“Yet not the less, in my case, did I think it worth my while to weave them, and instead of studying how to make it worth men’s while to buy my baskets, I studied rather how to avoid the necessity of selling them.”

“In the long run men hit only what they aim at. Therefore, though they should fail immediately, they had better aim at something high.”

“It would be well, perhaps, if we were to spend more of our days and nights without any obstruction between us and the celestial bodies, if the poet did not speak so much from under a roof, or the saint dwell there so long. Birds do not sing in caves, nor do doves cherish their innocence in dovecots.”

“I had three pieces of limestone on my desk, but I was terrified to find that they required to be dusted daily, when the furniture of my mind was all undusted still, and threw them out the window in disgust. How, then, could I have a furnished house?”

“Well, I start now on foot, and get there before night; I have travelled at that rate by the week together. You will in the meanwhile have earned your fare, and a rrive there some time tomorrow, or possibly this evening, if you are lucky enough to get a job in season. Instead of going to Fitchburg, you will be working here the greater part of the day.”

“Many are concerned about the monuments of the West and the East—to know who built them. For my part, I should like to know who in those days did not build them- who were above such trifling.”

“In short, I am convinced, both by faith and experience, that to maintain one’s self on this earth is not a hardship but a pastime, if we will live simply and wisely; as the pursuits of the simpler nations are still the sports of the more artificial. It is not necessary that a man should earn his living by the sweat of his brow, unless he sweats easier than I do.”

“Above all, as I have implied, the man who goes alone can start today; but he who travels with another must wait till that other is ready, and it may be a long time before they get off.”

“Do not stay to be an overseer of the poor, but endeavor to become one of the worthies of the world”

“a man is rich in proportion to the number of things which he can afford to let alone.”

“I found thus that I had been a rich man without any damage to my poverty.”

“But I would say to my fellows, once for all, As long as possible live free and uncommitted. It makes but little difference whether you are committed to a farm or the county jail.”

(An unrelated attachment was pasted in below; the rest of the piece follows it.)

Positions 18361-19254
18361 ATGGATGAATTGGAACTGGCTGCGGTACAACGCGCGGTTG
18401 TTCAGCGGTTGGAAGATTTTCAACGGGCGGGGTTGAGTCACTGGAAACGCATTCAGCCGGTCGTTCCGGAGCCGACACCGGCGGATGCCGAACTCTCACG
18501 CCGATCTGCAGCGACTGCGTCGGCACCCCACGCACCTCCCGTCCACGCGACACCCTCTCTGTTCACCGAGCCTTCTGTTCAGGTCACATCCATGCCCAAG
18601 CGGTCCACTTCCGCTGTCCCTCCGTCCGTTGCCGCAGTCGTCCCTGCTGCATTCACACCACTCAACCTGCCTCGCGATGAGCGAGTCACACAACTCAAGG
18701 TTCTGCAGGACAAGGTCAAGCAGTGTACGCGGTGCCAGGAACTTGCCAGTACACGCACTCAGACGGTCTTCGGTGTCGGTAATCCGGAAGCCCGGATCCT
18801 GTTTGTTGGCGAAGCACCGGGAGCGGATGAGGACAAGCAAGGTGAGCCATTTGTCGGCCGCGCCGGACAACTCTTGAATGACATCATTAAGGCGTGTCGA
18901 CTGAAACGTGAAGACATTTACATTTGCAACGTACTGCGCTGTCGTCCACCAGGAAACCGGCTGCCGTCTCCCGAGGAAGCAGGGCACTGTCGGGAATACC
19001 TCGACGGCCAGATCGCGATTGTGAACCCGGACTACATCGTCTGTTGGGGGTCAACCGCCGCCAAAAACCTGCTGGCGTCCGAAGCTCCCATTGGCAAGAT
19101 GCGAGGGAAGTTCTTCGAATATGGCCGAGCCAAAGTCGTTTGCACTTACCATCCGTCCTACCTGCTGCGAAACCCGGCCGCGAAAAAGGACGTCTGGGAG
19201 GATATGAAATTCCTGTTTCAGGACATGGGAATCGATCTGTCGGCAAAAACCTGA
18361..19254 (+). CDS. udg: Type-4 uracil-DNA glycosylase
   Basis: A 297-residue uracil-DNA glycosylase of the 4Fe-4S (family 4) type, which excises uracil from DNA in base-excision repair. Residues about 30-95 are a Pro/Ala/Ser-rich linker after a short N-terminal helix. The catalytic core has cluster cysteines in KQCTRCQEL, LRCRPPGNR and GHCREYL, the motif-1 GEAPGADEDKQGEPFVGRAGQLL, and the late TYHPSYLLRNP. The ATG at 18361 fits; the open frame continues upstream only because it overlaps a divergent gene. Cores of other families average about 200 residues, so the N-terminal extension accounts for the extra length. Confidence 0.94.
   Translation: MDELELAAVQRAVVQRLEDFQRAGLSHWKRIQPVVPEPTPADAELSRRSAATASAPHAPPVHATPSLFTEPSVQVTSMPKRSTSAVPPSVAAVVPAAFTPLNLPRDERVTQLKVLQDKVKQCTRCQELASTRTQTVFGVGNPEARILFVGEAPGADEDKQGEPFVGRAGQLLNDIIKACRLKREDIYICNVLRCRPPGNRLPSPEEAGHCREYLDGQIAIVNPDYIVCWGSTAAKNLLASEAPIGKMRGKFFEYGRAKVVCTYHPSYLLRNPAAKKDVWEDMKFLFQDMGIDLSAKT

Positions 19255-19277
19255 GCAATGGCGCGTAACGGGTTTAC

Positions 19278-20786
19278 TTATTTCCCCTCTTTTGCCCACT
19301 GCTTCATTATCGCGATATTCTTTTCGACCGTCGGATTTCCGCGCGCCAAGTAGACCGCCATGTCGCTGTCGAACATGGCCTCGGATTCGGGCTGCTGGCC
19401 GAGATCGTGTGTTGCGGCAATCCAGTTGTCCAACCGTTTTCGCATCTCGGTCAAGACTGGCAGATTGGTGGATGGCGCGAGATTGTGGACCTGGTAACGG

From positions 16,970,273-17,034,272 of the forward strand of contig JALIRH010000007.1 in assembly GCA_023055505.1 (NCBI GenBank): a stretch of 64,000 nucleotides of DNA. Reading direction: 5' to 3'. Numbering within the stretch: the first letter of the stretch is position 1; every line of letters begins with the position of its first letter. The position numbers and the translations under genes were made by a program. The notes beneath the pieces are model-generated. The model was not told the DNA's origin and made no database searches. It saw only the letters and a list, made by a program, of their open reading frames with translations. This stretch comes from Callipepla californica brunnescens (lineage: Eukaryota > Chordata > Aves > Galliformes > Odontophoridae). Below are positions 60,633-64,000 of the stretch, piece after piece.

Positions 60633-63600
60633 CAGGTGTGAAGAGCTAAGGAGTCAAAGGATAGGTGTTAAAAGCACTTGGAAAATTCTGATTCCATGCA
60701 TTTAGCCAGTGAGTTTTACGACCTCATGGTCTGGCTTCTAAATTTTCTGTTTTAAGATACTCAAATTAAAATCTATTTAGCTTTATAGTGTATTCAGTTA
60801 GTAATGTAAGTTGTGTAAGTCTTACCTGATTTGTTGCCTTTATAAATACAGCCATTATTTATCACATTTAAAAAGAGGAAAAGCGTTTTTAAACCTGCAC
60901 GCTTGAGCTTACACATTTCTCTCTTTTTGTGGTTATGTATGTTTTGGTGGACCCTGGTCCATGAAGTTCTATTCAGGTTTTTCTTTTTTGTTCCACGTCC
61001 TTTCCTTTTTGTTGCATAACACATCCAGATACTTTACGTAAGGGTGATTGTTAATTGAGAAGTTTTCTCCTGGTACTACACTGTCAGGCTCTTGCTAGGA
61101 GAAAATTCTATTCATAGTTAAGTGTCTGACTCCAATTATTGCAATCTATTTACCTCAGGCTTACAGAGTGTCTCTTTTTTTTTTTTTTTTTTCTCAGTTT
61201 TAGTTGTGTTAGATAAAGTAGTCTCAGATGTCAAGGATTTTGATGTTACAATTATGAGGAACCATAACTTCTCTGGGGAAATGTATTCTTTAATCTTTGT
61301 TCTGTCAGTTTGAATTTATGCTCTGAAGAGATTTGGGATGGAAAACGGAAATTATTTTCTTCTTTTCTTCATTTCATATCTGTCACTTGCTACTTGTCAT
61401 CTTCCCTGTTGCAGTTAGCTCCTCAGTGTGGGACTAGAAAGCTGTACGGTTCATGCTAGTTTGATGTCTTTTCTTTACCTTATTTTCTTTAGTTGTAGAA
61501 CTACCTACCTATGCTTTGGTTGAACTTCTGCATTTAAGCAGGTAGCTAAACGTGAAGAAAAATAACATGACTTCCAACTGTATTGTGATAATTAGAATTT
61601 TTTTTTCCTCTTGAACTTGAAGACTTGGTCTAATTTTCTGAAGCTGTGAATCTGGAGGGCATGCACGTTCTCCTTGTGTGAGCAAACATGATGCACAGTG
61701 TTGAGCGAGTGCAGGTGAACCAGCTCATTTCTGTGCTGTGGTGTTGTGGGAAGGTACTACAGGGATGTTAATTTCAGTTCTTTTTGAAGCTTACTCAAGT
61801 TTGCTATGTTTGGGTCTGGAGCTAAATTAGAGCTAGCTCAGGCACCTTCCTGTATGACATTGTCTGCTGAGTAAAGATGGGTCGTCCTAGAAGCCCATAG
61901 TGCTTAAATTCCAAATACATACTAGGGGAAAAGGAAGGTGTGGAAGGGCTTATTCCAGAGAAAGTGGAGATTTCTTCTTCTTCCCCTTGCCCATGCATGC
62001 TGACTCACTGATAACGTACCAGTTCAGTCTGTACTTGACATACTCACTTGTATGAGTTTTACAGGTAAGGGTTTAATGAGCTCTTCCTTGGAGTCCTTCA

“I went to the woods because I wished to live deliberately, to front only the essential facts of life, and see if I could not learn what it had to teach, and not, when I came to die, discover that I had not lived. I did not wish to live what was not life, living is so dear; nor did I wish to practise resignation, unless it was quite necessary.”

“A man must find his occasions in himself, it is true”

“I had this advantage, at least, in my mode of life, over those who were obliged to look abroad for amusement, to society and the theatre, that my life itself was become my amusement and never ceased to be novel. It was a drama of many scenes and without an end”

“in the fall, weighed down with goodsized and handsome cherries, fell over in wreaths like rays on every side. I tasted them out of compliment to Nature, though they were scarcely palatable.”

“I love to be alone. I never found the companion that was so companionable as solitude.”

“We are for the most part more lonely when we go abroad among men than when we stay in our chambers.”

“Solitude is not measured by the miles of space that intervene between a man and his fellows”

“not having had time to acquire any new value for each other. We meet at meals three times a day, and give each other a new taste of that old musty cheese that we are.”

“we live thick and are in each other’s way, and stumble over one another, and I think that we thus lose some respect for one another.”

“I have a great deal of company in my house; especially in the morning, when nobody calls.”

“The old and infirm and the timid, of whatever age or sex, thought most of sickness, and sudden accident and death; to them life seemed full of danger—what danger is there if you don’t think of any?—and they thought that a prudent man would carefully select the safest position, where Dr. B. might be on hand at a moment’s warning”